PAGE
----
KUALA LUMPUR - A 77-year-old retiree from the United States thought she had found true love online and came to Malaysia to meet the "dashing construction tycoon".
After meeting her on social media, he would constantly send her passionate e-mail messages and their online romance blossomed.
The man then claimed that he could double her money if she invested in his businesses.
She had already wired US$225,000 (S$305,900) to his account and sent him a further US$60,000 (S$81,600) via two packages through a courier service when he asked her to meet him in Malaysia.
She flew here on Sunday and that was when her nightmare began.
The woman, whose identity has been withheld, was greeted by a man who claimed he would take her to her lover.
He brought her to a hotel in Puchong and ran off with her luggage, as well as her identification and travel documents.
She made her way to the US embassy and told her story to the officers there, who said she might have been the victim of an elaborate scam.
Federal Commercial Crime Investigation Department deputy director (intelligence and operations) Senior Asst Comm Mohd Sakri Arifin said his team was contacted by embassy officials and was told that she had sent a package containing money to an address in Setapak.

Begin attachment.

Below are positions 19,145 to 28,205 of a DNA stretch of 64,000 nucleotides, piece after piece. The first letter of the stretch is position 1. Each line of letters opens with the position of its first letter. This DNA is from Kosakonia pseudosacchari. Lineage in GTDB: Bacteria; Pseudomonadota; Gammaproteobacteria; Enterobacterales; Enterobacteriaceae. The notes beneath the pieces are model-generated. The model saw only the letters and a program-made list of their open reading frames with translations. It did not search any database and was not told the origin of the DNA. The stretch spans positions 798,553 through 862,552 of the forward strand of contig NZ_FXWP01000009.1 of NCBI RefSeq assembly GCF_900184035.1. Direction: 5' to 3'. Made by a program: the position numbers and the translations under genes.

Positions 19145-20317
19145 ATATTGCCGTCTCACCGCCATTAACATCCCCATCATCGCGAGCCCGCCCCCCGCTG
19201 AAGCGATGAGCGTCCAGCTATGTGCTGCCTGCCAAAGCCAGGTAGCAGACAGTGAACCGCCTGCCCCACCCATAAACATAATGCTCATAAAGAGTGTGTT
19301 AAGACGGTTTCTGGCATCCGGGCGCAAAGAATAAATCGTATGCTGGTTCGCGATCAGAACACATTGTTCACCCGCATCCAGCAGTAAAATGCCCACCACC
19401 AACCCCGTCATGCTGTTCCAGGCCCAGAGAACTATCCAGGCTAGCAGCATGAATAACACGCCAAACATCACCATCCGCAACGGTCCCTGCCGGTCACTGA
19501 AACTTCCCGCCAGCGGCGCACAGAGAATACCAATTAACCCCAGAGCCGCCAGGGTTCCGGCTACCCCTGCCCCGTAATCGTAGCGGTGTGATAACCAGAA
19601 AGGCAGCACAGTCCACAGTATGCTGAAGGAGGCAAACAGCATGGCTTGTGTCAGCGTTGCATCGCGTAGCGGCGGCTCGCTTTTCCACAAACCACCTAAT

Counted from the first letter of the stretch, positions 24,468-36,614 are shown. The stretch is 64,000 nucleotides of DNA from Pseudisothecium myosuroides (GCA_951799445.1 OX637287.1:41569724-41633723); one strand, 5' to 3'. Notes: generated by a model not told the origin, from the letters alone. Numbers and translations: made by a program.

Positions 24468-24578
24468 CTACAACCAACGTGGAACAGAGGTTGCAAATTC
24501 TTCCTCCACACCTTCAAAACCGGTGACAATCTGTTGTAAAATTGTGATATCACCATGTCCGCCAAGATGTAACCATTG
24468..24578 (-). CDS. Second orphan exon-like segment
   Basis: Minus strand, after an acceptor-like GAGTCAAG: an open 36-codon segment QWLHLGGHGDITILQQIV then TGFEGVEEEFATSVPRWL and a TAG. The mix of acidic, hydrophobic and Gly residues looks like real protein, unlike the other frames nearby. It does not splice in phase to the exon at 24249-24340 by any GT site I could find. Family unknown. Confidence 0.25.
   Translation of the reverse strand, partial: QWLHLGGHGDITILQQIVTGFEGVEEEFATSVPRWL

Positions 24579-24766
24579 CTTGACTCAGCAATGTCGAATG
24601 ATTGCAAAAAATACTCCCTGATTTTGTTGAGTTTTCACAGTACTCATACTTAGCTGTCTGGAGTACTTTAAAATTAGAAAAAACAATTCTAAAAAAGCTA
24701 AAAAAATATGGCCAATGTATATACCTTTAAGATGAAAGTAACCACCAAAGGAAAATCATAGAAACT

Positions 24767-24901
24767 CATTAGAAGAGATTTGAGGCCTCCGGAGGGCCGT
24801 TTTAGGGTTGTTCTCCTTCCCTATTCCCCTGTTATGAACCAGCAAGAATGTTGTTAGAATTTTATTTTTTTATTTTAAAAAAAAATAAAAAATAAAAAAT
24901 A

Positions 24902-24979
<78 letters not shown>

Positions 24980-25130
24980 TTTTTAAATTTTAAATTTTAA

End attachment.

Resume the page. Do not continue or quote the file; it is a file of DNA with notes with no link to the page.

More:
"We watched the premises and when two men came to collect the package on Monday, we arrested them.
"We seized US$30,000 (S$40,800), various identification documents, mobile phones, three ATM cards and a car," he told reporters at the Federal CCID headquarters yesterday.
He said the two suspects of African descent were aged 26 and 33 and had been in Malaysia since 2015 on student visas.
"We also managed to extract (online) conversations between the suspects and the victim. Based on the scripts, it was evident that they were experts at manipulating victims by sending them sweet and passionate love letters via e-mail," he said, adding that police were still looking for the remaining US$255,000 (S$346,800).
He said police were also hunting for other members of the syndicate.
"Between January and June this year, the amount of losses (through scams) was down to RM50.5 million (S$16 million) from RM53.4 milion (S$17 million), compared to the same period last year," SAC Mohd Sakri said.
"The number of cases, however, increased from 950 to 1,302 in the same period," he said.
He urged people to be cautious when meeting strangers online.
He said that if anyone asked to make monetary transactions online, warning bells should already go off.
"Never make such transactions when you have not even met your 'sweetheart' in person," he said.